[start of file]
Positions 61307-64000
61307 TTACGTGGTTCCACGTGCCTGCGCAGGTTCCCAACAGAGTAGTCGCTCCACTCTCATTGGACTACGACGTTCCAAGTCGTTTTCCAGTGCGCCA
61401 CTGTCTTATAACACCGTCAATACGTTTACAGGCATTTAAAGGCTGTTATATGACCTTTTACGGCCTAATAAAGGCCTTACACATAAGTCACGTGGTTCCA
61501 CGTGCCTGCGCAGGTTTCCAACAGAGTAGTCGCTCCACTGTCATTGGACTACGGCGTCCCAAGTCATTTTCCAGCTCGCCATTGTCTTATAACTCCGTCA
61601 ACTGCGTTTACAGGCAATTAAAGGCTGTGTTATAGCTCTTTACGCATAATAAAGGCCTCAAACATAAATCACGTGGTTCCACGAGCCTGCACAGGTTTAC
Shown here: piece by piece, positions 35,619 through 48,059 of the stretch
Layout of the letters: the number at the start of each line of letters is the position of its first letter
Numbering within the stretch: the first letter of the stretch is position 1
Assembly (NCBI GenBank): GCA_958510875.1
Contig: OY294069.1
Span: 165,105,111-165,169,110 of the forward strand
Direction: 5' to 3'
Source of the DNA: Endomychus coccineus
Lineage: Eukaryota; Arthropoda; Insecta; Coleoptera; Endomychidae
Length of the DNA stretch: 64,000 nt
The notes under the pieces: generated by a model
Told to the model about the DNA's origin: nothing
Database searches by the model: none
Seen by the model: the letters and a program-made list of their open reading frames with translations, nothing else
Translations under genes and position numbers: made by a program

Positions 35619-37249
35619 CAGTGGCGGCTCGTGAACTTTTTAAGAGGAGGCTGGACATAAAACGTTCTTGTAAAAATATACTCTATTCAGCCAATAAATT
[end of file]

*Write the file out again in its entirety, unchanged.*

Positions 61307-64000
61307 TTACGTGGTTCCACGTGCCTGCGCAGGTTCCCAACAGAGTAGTCGCTCCACTCTCATTGGACTACGACGTTCCAAGTCGTTTTCCAGTGCGCCA
61401 CTGTCTTATAACACCGTCAATACGTTTACAGGCATTTAAAGGCTGTTATATGACCTTTTACGGCCTAATAAAGGCCTTACACATAAGTCACGTGGTTCCA
61501 CGTGCCTGCGCAGGTTTCCAACAGAGTAGTCGCTCCACTGTCATTGGACTACGGCGTCCCAAGTCATTTTCCAGCTCGCCATTGTCTTATAACTCCGTCA
61601 ACTGCGTTTACAGGCAATTAAAGGCTGTGTTATAGCTCTTTACGCATAATAAAGGCCTCAAACATAAATCACGTGGTTCCACGAGCCTGCACAGGTTTAC
Shown here: piece by piece, positions 35,619 through 48,059 of the stretch
Layout of the letters: the number at the start of each line of letters is the position of its first letter
Numbering within the stretch: the first letter of the stretch is position 1
Assembly (NCBI GenBank): GCA_958510875.1
Contig: OY294069.1
Span: 165,105,111-165,169,110 of the forward strand
Direction: 5' to 3'
Source of the DNA: Endomychus coccineus
Lineage: Eukaryota; Arthropoda; Insecta; Coleoptera; Endomychidae
Length of the DNA stretch: 64,000 nt
The notes under the pieces: generated by a model
Told to the model about the DNA's origin: nothing
Database searches by the model: none
Seen by the model: the letters and a program-made list of their open reading frames with translations, nothing else
Translations under genes and position numbers: made by a program

Positions 35619-37249
35619 CAGTGGCGGCTCGTGAACTTTTTAAGAGGAGGCTGGACATAAAACGTTCTTGTAAAAATATACTCTATTCAGCCAATAAATT